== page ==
A connecting beam 44 is affixed to an upper surface 46 of carrier plate 38 using a flange 48 at a lower end of connecting beam 44 and a plurality of bolts 50. Connecting beam 44 passes upward to a support device (not shown) such as, for example, a guided positioning table, for constraining a spacing between permanent magnet 40 and planar upper surface 42 and for guiding movable element 36 along a linear axis which, in FIG. 2, is disposed perpendicular to the page. First and second flexible seals 52 and 54 are sealingly installed on inward-directed flanges 56 and 58 at the mouth of U-shaped channel 26. Inward-directed flanges 56 and 58 each include a cuff portion 60 embracing its respective inward-directed flange 56 or inward-directed flange 58 and a flexible sealing torque 62 which is capable of sealingly bearing against a respective side surface 64 or side surface 66 of connecting beam 44. As shown in FIG. 2, flexible sealing tongues 62 may be deflected upward to provide a substantially gas-tight seal. Other sealing concepts may be used without departing from the spirit and scope of the invention. For example, instead of using deflection of flexible sealing tongues 62, a corresponding seal may be produced using a compressible material in a seal whereby the portion of the seal contacting connecting beam 44 is compressed rather than deflected. In addition, instead of using a thick tip on flexible sealing tongue 62 as shown, a pointed tip or one having any other convenient cross-sectional shape may be employed.
Referring now to FIG. 3, a top view of linear motor 24 is shown. A longitudinal dimension of connecting beam 44 is assumed to be substantially smaller than a longitudinal dimension of U-shaped channel 26. Thus, a seal region 68 is defined by the region of contact between side surfaces 64 and 66 of connecting beam 44 with flexible sealing tongues 62 of flexible seals 52 and 54. Beyond the ends of seal region 68, the undeflected (or uncompressed) edges of flexible sealing tongues 62 are disposed either in close proximity to each other, sealingly abut each other in an abutment region 70 or overlap each other. Longitudinal extremities 72 and 74 are preferably tapered to enable flexible sealing tongues 62 to more smoothly perform the transition between seal region 68 and abutment region 70 and to thereby improve the overall sealing performance of the invention.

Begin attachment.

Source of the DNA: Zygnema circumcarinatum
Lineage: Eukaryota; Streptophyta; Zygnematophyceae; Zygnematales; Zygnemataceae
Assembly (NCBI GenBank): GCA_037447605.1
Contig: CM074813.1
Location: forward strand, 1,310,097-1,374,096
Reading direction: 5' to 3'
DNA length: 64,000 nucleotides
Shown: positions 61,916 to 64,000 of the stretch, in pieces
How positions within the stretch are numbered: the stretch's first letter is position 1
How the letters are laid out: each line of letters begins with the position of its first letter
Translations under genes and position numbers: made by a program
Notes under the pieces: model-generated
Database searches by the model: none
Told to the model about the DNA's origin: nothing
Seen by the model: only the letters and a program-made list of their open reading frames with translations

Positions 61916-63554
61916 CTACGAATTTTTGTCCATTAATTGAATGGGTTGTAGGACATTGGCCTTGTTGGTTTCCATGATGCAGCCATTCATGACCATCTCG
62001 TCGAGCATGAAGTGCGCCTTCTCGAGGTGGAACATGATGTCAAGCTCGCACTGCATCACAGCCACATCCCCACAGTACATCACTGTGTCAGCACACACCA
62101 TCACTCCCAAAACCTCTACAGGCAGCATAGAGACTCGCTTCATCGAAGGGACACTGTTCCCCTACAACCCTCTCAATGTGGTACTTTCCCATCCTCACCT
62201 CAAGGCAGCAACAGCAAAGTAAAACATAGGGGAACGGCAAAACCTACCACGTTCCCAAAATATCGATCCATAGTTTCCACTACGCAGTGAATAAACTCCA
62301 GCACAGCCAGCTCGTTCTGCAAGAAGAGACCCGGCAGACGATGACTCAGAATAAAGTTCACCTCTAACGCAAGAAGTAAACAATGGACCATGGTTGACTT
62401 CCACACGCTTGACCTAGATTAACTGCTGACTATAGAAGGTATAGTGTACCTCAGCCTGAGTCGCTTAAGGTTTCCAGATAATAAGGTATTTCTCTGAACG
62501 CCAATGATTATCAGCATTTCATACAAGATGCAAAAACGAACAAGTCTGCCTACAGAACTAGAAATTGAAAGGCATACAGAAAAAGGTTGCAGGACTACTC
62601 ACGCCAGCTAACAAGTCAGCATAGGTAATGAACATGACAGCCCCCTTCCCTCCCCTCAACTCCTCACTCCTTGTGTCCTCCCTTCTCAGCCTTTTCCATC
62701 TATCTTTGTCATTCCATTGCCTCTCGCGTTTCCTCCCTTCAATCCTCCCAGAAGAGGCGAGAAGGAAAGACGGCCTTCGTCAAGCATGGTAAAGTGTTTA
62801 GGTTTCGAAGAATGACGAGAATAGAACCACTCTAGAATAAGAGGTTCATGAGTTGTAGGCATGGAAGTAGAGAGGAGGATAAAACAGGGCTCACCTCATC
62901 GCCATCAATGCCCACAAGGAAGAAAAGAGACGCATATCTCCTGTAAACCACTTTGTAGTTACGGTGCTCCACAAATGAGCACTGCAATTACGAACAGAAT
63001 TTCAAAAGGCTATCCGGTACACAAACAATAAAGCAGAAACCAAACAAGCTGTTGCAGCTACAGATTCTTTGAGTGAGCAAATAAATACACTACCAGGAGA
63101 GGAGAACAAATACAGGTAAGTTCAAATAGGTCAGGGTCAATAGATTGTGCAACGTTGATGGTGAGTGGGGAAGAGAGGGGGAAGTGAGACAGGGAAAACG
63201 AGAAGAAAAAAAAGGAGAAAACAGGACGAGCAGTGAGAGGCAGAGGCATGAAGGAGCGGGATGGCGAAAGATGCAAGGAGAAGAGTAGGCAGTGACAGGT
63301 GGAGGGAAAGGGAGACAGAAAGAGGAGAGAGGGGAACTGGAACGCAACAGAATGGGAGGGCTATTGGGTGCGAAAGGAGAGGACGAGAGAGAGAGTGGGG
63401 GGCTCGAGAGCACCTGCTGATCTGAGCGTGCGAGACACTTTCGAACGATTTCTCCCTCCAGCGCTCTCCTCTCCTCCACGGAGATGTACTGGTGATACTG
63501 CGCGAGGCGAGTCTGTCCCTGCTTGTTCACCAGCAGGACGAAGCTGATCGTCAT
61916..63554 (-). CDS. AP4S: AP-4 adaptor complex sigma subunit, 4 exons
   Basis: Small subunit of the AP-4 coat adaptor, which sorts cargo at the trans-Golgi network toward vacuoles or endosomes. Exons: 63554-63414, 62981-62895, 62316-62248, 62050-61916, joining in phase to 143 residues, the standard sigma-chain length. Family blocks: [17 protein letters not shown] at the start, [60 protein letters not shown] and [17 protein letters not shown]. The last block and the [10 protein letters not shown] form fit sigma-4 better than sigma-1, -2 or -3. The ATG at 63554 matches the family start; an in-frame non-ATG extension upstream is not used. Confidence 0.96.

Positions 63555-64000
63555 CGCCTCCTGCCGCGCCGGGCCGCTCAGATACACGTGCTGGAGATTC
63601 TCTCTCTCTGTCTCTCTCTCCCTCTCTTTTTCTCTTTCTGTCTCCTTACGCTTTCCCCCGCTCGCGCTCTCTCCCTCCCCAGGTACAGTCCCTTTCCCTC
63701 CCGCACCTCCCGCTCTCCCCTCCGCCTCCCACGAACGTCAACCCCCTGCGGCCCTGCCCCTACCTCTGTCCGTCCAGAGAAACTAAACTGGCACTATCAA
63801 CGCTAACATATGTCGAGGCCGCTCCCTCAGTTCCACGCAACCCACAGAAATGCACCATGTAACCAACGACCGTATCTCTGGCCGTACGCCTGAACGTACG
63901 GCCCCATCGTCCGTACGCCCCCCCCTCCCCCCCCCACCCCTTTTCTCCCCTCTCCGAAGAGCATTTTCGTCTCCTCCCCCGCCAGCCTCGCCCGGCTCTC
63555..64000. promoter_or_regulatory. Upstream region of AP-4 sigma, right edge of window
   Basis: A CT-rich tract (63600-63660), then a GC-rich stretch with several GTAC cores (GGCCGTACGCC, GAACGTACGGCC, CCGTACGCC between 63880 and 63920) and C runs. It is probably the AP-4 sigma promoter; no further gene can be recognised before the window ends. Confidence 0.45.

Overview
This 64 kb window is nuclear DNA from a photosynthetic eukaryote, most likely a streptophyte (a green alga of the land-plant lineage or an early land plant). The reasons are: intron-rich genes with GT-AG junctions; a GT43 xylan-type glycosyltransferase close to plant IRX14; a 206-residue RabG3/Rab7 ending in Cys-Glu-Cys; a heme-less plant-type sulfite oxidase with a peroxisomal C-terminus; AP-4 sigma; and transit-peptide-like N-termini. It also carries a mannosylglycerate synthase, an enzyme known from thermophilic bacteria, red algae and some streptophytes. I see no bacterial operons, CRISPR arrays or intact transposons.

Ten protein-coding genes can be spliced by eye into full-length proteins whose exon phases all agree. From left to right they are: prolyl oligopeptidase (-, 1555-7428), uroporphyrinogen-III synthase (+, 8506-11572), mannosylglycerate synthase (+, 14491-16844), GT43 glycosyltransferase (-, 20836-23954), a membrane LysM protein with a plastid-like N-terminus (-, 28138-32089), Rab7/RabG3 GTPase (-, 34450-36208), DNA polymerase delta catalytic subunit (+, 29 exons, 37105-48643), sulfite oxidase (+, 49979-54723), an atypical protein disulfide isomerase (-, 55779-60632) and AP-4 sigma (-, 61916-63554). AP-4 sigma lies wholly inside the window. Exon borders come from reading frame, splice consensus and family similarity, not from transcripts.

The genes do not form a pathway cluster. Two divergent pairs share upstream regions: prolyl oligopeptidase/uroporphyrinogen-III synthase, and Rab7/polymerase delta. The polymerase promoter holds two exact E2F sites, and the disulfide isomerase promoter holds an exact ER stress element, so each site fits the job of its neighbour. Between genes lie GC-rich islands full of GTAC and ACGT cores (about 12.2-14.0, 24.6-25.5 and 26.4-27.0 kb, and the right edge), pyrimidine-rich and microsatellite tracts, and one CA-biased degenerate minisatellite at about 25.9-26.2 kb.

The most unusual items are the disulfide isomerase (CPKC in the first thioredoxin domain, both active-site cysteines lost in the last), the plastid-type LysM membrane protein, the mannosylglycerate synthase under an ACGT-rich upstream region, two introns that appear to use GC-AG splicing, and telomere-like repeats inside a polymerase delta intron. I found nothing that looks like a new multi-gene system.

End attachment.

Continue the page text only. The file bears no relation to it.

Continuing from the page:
The embodiment of the invention disclosed in FIGS. 2 and 3, without more, improves the ability of linear motor 24 to exclude dust, dirt and atmospheric contaminants from its interior. Further improvement in excluding contaminants may be achieved by employing the sealed U-shaped channel 26 as a conduit in which a positive pressure of a clean gas is maintained. In this manner, any leaks in the seal provided by the apparatus of the invention produce a gas outflow which prevents the entry of environmental air and thus prevents the entry of contaminants. The clean gas may be introduced at one end of U-shaped channel 26 and the other end may be sealed, may be introduced at both ends of U-shaped channel 26, or may be introduced at appropriate intermediate locations such as, for example, at a port 71 along U-shaped channel 26.
It should now be recalled that, in the referenced patent application, a commutating system localizes the energized coils and the consequent heating to those coils in the vicinity of movable element 36 (FIG. 2). In a further embodiment of the invention, the seal provided at abutment region 70 may preferably be substantially complete and the seal provided in seal region 68 may be less than complete. Thus, a controlled loss of gas is set up in the vicinity of connecting beam 44 which produces a flow of the gas through U-shaped channel 26 as a coolant to the vicinity of movable element 36 regardless of where along U-shaped channel 26 movable element 36 happens to be located. In this manner, the present invention is effective not only as a means for maintaining the interior of linear motor 24 in a clean condition, but also as a means for delivering cooling gas preferentially to the vicinity where heat is generated and thus must be dissipated.
Referring now to FIG. 4, a further embodiment of the invention is shown in which a connecting beam 44' includes an air source 76 which continues through flange 48, carrier plate 38 and through, or between, permanent magnet 40 to open into an air space 78 between permanent magnet 40 and planar upper surface 42. An exit port 80 is provided in connecting beam 44' above the point of sealing contact with flexible sealing tongues 62. A controlled flow of cooling gas is forced into air space 78 and through air source 76 to exit to the atmosphere through exit port 80. This controlled flow of cooling gas may supplement, or replace, the gas flow which is urged toward movable element 36 by leakage. The embodiment of FIG. 4 has the additional advantage of directing coolant gas flow into air space 78 where heating is most likely to be severe and which may be poorly served with cooling gas in the prior embodiment, particularly when movable element 36 remains stationary for an extended period.